Happy to keep off of the “getting thin” bandwagon
Friends should accept friends—and their food.
Published: Monday, March 8, 2010
Updated: Tuesday, March 9, 2010 08:03
The signs on the mirrors in the bathroom said "You are Beautiful." Even so, girls stood in front of them, applying makeup, fixing their hair and adjusting their clothes to make themselves look different than their natural appearance.
Feb. 21 to Feb. 27 was National Eating Disorders Awareness Week, but it should have been called "National Body Image Week." Although NEDA focuses on preventing eating disorders and finding help for girls who suffer from them, a big part of this mission is helping women of all ages and sizes be happy in their own skin. But one week in February didn't seem to do much towards this cause.
In the dining halls, advertisements for the week were inside the napkin dispensers, yet listening to people comment on them, the predominant sound bites were "people with eating disorders wouldn't come to the dining halls anyway" or "prevent an eating disorder: take that burger away from that fat kid."
But what I also heard were girls behind me in the grill line discussing how great they felt after throwing up their alcohol from the night before, and how that purge means they could eat fries today. I heard another girl getting cheese for her nachos be told by her "helpful" friend that the stuff she was spooning was pure fat and she really shouldn't do that. And I saw a line of identical blond, size-zero girls going through the salad bar, sweating in their gym clothes and looking a bit faint.
These aren't eating disorders in the strictest sense of the word. But they are the kind of attitudes that over time build up into girls hating the way they look and doing anything to change it.
Friends: I know you are trying to be helpful by getting your friends to be healthier, but what you are really saying is, "you are not good enough the way you are. You should not be happy with yourself. You need to be fitter/thinner/have more willpower."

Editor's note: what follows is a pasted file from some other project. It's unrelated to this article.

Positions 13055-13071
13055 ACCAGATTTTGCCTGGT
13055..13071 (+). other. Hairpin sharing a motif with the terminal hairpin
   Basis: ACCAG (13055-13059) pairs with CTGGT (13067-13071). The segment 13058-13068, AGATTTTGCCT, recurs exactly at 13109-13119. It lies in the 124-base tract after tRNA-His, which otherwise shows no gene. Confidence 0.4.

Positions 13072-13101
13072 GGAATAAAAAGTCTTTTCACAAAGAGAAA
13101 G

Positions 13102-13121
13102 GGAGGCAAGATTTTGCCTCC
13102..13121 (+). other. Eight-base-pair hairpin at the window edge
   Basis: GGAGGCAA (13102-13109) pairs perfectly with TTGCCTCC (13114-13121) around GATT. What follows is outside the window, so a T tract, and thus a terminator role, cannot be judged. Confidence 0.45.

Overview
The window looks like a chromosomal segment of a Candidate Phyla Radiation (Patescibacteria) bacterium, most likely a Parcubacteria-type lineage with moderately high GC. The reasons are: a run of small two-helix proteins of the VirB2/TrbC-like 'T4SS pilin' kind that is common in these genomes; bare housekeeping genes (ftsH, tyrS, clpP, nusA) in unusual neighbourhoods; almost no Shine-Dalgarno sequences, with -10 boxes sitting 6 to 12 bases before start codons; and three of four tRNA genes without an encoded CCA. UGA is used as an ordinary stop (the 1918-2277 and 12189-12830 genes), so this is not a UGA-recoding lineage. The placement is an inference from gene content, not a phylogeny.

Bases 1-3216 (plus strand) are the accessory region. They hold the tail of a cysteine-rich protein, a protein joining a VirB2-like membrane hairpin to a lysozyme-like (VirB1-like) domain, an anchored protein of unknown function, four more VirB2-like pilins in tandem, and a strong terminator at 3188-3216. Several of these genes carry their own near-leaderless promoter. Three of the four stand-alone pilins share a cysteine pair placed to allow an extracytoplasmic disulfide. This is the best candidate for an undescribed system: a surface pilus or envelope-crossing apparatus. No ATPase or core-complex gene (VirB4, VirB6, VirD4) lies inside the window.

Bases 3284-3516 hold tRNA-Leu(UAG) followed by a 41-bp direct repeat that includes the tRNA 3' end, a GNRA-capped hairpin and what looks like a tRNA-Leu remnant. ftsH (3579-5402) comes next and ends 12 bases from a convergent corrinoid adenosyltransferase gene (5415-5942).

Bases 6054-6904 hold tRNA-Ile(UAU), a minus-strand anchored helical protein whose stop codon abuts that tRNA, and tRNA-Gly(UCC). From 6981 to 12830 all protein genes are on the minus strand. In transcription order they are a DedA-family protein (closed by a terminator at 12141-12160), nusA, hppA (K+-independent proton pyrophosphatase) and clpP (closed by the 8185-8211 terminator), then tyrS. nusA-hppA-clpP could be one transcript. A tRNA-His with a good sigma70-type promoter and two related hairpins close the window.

I have seen countless magazine ads and TV stars who are very thin, but nothing affected me so much as when in high school all of my friends decided to count calories and I made the choice not to. I had too much other stress on my plate to worry about food, but over time, watching them think about their size and their food intake every day made me feel guilty to put anything in my mouth at all.
As a freshman, I found myself under a lot of pressure to go to the gym. On my floor, going to the gym was the place for gossip and being "in" the crowd. If you didn't go, you were quite clearly "out." I forced myself to go as to not be considered a fat lazy slob, but at the same time, I hated coming back feeling sore and drained.
Those two experiences taught me something about myself, which is that I am much happier when I do the things I want to do and appreciate the size I am. I found friends who are of the same mentality as me: life is too short to worry about food. I am not tiny, I have bumps and bulges and flab and the like – but I like the shape I am, I enjoy the food I eat, and I enjoy the time I spend doing things for me instead of keeping up appearances at the gym.
Of course, there are plenty of people who enjoy going to the gym, and watching what they eat doesn't stress them out. I admire those people and think what they are doing is great, and I'm sure they will outlive me. There are also people who are exercising and eating healthily at the recommendation of a doctor, and I also applaud their efforts.
But if there are girls out there who are counting calories and going to the gym who dislike it but are under pressure from their friends, please, please, stop. As long as you like yourself, it doesn't matter what anyone else thinks. Remember, you are beautiful.